Okay, a heady title for a blog post about making a quilt! I do think that quilting digs beneath the surface and taps into our inner soul. This week I was tested.
I needed a small item as a give-away at my upcoming book signing. I am hard-pressed for time and needed to keep it simple. At first I was going to give my recent project using the tea bags I made in Libby Williamson‘s class at Craft Napa. But there was a lot of work in that piece and those bags were precious to me – I don’t know when I’ll have the time to gather the materials I need to make more. Besides, I wanted to do more hand stitching and I just couldn’t justify adding more time to that piece right now. So nix that one.
I have lots of silk, lots. I thought I’d make a small silk whole cloth quilt based on a very traditional type of design. I sketched that up and concluded – boring! My eye landed on a bright red piece of silk and that got me started.
I love the type of design I did on Back Story (above) so I started there. Unfortunately I did not take a lot of in-process photos.
I pondered what to do in the border. I quilted piano keys in 100 wt silk thread so that it was just line and shadow. I should have stopped there! But I didn’t. Even though it was plain, it looked beautiful in its simplicity, next to the complex design in the center.
I decided to put in what I call my “Multiple Choice Border”. It always looks good and I love it. It especially benefits from being put upon a piano-keyed background. I love the blue variegated King Tut against that glorious color – it was the perfect foil to the red.
I hated it. Hated it! It distracted from the center and looked all thready. Ugh.
It took 4 hours to rip out. The backing is a sateen weave and you never want to rip out upon a sateen weave. Your seam ripper will want to catch those floater threads and then you have real un-repairable trouble. So I had to rip from the silk front which was tricky. It required tweezers, stilletto, ripper, abundant light, lots of time and patience and a magnifier.
Along the way I learned that if I don’t close the door to my bobbin area I get this. Duh.
Then I was left with unsightly holes. Think about this – I used a size 90 needle with a 40/3 weight (thick) thread and pounded over my lines twice. That was not kind to my silk. I kinda knew I was in trouble but I tried all the normal things: water, steam, manipulating the holes in various ways (scratching with sharp objects, rubbing with soft objects, twisting and pulling) and cussing. It was a bit better but the holes were there to stay.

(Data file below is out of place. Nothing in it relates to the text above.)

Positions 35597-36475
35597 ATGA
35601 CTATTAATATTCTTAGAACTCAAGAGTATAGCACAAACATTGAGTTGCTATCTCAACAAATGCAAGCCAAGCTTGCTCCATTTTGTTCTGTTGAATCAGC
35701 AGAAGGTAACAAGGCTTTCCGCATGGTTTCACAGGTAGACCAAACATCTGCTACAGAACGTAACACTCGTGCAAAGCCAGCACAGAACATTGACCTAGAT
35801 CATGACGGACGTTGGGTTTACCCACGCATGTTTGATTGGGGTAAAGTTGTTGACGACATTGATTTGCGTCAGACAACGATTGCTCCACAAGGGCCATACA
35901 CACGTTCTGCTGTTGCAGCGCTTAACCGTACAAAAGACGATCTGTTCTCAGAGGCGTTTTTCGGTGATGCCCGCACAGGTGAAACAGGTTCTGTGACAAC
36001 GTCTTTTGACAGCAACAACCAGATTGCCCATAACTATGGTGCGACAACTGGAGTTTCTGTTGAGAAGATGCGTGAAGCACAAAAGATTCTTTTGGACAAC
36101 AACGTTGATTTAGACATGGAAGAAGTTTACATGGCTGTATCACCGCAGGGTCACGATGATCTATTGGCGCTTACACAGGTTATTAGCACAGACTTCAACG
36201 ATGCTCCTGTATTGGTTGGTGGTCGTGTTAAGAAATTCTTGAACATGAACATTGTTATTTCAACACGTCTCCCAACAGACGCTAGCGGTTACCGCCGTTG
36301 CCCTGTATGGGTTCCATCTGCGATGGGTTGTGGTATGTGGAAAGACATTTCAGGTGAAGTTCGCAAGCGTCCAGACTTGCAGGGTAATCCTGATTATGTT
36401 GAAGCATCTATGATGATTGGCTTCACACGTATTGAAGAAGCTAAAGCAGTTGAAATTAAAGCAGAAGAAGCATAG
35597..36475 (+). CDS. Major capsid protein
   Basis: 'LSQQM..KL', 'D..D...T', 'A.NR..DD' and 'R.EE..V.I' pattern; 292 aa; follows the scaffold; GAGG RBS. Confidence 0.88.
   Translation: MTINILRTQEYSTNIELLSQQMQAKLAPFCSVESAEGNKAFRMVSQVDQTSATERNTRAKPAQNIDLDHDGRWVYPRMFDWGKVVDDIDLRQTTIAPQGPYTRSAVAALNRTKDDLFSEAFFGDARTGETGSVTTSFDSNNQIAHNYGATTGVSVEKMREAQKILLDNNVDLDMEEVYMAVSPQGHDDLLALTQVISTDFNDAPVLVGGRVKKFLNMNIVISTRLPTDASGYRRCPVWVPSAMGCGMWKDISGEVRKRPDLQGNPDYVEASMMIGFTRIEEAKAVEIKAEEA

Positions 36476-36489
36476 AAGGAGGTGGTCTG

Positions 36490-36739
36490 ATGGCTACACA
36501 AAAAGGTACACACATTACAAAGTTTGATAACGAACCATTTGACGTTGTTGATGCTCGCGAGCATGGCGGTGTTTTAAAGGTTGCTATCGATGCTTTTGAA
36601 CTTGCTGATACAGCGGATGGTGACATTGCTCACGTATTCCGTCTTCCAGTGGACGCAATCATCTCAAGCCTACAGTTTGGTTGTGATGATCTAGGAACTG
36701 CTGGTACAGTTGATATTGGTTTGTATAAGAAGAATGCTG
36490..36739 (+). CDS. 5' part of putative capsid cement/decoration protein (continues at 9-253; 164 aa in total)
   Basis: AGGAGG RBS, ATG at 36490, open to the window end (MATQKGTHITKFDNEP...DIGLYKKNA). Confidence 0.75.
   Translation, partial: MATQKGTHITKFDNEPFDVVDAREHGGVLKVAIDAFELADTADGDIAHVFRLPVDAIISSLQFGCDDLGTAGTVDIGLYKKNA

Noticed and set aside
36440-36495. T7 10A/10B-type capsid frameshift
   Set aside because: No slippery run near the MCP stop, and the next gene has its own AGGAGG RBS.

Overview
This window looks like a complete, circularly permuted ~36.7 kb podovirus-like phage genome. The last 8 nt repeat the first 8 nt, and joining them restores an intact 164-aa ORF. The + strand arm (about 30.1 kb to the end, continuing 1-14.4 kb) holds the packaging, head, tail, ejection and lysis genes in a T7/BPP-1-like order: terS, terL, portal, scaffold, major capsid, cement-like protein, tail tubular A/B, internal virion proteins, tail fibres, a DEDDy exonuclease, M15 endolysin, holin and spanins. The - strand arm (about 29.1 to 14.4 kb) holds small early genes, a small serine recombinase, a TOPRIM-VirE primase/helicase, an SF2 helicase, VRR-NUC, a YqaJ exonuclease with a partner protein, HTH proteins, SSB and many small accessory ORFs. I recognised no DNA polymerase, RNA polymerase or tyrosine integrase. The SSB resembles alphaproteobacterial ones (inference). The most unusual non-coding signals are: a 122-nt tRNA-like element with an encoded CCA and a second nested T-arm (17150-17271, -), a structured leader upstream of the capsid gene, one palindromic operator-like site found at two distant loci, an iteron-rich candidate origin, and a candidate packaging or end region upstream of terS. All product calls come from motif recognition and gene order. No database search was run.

This is where forgiveness, grace and imperfection come in. You were wondering, I know!
What did I have to lose? I thought my “Curves” border might look good and it’s a pretty intense motif. That might hide/detract from the holes. I was loving it as I stitched. I could see it was a great solution to my problem, kinda. The underlying piano keys are something I would not have done if I’d started out with Curves, but I like what it does to the border. I loved it! You can still see those holes though…
Then the angst set in. This was for a give-away? Did it degrade my brand, my body of work, to put something so imperfect out there? Is it acceptable to give away a piece with flaws? Should I be embarrassed?
I festered over this for a day and then the epiphany. My work is never perfect and I so don’t care. Would I hang this piece in my home? YES! Was I being harder on myself than I would on others? YES! If I were to own a piece done by someone else and I found similar imperfections would it make me value the piece less? No.
I realized that I needed to forgive myself for my error and accept (grace) the imperfections. I needed to be as kind to myself as I am to others. I still have a bit of trepidation about giving away this imperfect piece but I do love it! Quilting is more than quilting.
I have a history with imperfection in my quilts. My most awarded piece, Mom’s Lily Bed, received an interesting judges’ comment:
“We appreciate the visible hand of the maker”. That means, in Judge Speak, your work is not perfect and we appreciate your imperfections. There ya go – from the mouth of a judge. Imperfection is okay. It even gets ribbons.
And then I made this quilt that comes with a story:
QBI, the Quiet Beauty of Imperfection was designed to make a statement. I deliberately chose to make this without using a ruler. Every one of those straight lines has a bobble because I’m on a domestic, without a ruler. And it is a quiet beauty. The imperfection adds to the beauty.
So I embrace imperfection. Again.
I’m linking up with Nina-Marie’s Off the Wall Friday where lots of good links hang out.